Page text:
The FBI has taken down the infamous Silk Road underground drug market, arresting Ross William Ulbricht in San Francisco yesterday and charging him not only with the distribution of illegal drugs including heroin and LSD, but also with a number of computer hacking crimes.

Ulbricht, who was known as Dread Pirate Roberts, boasted in a Forbes interview in August that he’d never be caught, but that quickly changed mid-afternoon yesterday when the FBI arrested Ulbricht inside the San Francisco Public Library. Federal prosecutors in New York filed narcotics trafficking, hacking and money laundering charges against Ulbricht, alleging that since January 2011 he ran an online platform where numerous dealers could peddle drugs, in addition to malware such as password stealers, keyloggers and remote access tools, the federal filing said.

The Silk Road websites have been seized by the FBI, along with millions of dollars in Bitcoins, which were the only currency accepted on the website.

Operationally, Silk Road was accessible only through the Tor network, FBI special agent Christopher Tarbell wrote in the complaint filed against Ulbricht. The anonymity provided by the network kept transactions relatively secure; Silk Road had generated $1.2 billion in sales, the court papers said.

Resembling familiar online marketplaces, Silk Road not only offered customers tens of thousands of listings for controlled substances, but advertised hundreds of computer hacking services. Numerous listings offered services for hacking into social media accounts, hacking ATM machines, or spam and phishing lists.

“One listing was for a ‘HUGE Blackmarket Contact List,’ described as a list of ‘connects’ for ‘services’ such as ‘Anonymous Bank Accounts,’ ‘Counterfet Bills (CAD/GBP/EUR/USD),’ ‘Firearms + Ammunition,’ ‘Stolen Info (CC, Paypal),’ and ‘Hitmen (10+ countries),’” Tarbell wrote.

Another 800 listings were also available selling hacked Amazon and Netflix accounts, hacking tools and packaged hacking tools complete with keyloggers, RATs, banking Trojans and other malware, Tarbell wrote.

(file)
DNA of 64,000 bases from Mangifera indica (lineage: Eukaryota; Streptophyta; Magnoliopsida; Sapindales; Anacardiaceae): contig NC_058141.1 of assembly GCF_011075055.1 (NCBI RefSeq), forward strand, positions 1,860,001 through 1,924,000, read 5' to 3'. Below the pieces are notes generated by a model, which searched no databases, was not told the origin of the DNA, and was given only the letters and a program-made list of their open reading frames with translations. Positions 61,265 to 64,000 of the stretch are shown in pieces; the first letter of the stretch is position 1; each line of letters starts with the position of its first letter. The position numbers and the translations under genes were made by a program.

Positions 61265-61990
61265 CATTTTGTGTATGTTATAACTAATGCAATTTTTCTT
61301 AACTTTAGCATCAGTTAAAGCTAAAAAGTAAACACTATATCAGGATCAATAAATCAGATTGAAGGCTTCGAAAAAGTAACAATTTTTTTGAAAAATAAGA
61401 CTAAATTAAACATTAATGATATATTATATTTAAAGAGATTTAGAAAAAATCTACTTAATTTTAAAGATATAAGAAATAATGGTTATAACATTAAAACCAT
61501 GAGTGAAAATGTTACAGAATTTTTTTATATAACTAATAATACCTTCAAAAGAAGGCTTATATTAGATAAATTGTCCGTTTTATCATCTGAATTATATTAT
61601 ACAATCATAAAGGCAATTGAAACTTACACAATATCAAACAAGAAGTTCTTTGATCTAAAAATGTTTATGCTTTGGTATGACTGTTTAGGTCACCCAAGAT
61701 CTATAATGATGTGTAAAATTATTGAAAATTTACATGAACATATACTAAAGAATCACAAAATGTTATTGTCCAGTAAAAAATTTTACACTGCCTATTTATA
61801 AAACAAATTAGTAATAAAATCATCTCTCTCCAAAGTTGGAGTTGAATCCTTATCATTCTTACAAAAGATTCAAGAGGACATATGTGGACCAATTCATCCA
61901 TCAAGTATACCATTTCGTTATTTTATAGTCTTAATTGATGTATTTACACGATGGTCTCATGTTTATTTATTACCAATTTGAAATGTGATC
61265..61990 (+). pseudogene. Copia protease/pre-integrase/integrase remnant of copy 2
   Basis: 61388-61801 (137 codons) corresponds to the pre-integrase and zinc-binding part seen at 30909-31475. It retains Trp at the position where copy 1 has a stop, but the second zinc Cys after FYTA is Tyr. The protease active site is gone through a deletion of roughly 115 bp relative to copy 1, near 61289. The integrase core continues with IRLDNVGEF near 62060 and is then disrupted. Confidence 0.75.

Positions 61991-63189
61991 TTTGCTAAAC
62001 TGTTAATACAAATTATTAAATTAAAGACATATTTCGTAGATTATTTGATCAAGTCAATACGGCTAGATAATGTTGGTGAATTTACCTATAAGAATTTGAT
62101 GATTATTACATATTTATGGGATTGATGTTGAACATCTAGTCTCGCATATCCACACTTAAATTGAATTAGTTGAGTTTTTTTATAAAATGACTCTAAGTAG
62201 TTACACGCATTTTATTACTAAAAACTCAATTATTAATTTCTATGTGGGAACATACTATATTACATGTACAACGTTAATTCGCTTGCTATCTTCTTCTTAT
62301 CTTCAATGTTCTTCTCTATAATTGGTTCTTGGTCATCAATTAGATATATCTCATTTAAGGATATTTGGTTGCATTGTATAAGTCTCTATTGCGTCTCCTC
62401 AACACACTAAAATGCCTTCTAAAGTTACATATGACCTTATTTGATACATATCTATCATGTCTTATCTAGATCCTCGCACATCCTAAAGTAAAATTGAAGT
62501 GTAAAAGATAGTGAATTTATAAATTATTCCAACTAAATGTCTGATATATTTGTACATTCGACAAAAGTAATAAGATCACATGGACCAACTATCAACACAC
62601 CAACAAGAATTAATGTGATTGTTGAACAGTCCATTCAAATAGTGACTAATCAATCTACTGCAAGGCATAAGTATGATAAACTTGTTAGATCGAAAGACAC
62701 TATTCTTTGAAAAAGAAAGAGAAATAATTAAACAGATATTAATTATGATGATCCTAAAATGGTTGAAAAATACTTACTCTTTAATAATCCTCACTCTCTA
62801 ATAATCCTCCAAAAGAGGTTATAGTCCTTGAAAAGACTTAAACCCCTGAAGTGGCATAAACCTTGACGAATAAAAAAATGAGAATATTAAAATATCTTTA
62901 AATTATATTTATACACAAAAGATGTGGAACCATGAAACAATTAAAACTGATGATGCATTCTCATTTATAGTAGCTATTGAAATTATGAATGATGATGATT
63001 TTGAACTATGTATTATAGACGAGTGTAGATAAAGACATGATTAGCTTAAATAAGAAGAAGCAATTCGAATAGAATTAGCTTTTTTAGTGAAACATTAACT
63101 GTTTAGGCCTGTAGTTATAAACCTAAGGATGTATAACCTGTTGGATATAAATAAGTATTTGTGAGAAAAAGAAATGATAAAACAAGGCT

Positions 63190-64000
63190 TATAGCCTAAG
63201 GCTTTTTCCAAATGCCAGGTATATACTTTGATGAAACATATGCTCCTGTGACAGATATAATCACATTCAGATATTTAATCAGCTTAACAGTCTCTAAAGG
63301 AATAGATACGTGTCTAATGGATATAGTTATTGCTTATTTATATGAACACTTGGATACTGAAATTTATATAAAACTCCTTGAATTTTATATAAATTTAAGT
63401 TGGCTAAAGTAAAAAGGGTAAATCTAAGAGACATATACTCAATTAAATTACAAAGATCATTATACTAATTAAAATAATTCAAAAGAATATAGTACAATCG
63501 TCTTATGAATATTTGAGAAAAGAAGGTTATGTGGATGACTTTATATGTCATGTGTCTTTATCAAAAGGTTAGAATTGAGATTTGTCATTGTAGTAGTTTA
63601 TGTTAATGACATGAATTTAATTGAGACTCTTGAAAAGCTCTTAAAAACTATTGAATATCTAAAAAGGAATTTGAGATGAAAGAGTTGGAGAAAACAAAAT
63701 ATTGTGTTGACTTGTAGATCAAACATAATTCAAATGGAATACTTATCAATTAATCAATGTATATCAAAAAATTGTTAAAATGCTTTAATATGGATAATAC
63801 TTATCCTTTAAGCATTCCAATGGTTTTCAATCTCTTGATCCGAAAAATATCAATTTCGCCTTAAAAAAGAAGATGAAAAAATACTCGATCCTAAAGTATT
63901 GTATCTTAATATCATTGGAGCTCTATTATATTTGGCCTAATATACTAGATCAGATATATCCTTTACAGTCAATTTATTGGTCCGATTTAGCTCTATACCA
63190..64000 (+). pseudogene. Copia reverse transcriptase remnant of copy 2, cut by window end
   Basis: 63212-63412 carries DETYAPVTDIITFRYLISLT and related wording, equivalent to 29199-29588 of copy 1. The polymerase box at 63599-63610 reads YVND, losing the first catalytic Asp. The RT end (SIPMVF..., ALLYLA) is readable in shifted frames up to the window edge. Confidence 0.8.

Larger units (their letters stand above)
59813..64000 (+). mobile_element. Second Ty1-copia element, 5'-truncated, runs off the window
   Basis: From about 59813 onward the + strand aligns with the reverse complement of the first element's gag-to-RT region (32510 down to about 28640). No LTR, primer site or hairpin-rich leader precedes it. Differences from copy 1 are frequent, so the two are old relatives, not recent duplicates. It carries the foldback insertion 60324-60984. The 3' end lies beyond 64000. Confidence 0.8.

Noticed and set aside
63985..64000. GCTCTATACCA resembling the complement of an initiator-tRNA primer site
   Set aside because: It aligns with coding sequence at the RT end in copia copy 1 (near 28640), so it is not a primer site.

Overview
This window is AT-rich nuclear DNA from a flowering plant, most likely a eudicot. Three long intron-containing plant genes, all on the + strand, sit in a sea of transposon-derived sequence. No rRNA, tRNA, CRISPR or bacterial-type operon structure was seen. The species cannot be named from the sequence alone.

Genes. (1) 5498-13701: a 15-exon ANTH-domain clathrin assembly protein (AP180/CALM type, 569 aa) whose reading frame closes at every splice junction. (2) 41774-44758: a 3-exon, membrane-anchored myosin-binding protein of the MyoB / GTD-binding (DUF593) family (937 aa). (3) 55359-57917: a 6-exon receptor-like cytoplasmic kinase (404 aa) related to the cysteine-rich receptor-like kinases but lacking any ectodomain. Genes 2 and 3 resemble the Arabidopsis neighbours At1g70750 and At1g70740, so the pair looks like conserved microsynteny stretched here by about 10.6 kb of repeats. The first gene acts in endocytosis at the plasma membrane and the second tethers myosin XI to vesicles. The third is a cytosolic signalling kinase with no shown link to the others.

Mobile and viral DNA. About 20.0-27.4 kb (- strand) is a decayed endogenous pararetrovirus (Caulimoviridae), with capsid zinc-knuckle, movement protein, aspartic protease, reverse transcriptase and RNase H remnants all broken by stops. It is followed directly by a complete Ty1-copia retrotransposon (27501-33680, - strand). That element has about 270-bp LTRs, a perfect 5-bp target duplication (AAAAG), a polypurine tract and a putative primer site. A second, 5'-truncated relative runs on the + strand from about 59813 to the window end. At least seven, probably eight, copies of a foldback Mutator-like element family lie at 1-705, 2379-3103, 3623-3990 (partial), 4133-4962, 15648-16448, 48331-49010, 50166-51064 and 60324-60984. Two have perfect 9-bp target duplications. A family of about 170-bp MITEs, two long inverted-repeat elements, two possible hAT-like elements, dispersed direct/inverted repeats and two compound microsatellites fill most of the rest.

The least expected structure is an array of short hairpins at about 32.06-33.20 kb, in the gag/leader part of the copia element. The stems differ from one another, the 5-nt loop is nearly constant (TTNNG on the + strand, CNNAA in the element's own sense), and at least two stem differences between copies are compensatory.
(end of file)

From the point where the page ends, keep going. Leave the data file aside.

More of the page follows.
The Silk Road site also advertised the availability of forged driver’s licenses, passports, Social Security cards, utility bills, credit card statements, car insurance records and other documentation that would enable identity theft. The site also hosted a wiki and community forum where buyers and sellers could communicate, as well as a guidance for conducting transactions on the site and avoiding law enforcement, Tarbell’s filing said.

“In a section of the forum labeled ‘Security – Tor, Bitcoin, cryptography, anonymity, security, etc.,’ there are numerous postings by users offering advice to other users on how they should configure their computers so as to avoid leaving any trace on their systems of their activity on Silk Road,” Tarbell wrote.

Undercover agents, Tarbell wrote, made more than 100 transactions on the site, buying drugs, hacking services and more, from vendors in 10 different countries including the U.S.

The court document also said the FBI located a number of servers hosting Silk Road operations, including one in an unnamed foreign country hosting the Silk Road site. Tarbell wrote that the FBI requested an image of that server on July 23 and as of that date determined that there were more than 950,000 registered users accounts on the server and more than 1.2 million communications sent between Silk Road users on the platform’s private messaging system. Tarbell added that between February 2011 and July 23 there were 1.2 million transactions completed on the site involving almost 147,000 unique buyer accounts and 3,877 unique vendor accounts generating roughly $1.2 billion (9.5 million Bitcoins).

The court document also provides information on Ulbricht’s activity on the Silk Road platform, how he resolved contentious issues with users, threats from competitors, how site administrators were managed and compensated, and details of an alleged murder for hire.

Reuters, meanwhile, reported that arrests were made earlier this year in South Carolina related to Silk Road; Eric Daniel Hughes, a Silk Road customer operating under the pseudonym Casey Jones, was charged with drug possession. The DEA also seized the Bitcoins he used to allegedly purchase drugs on the site.

Categories: Malware

Comments (5)

    • Brian Donohue
      2

      Good question. I think the image is from the FBI though, so you’d have to ask them.

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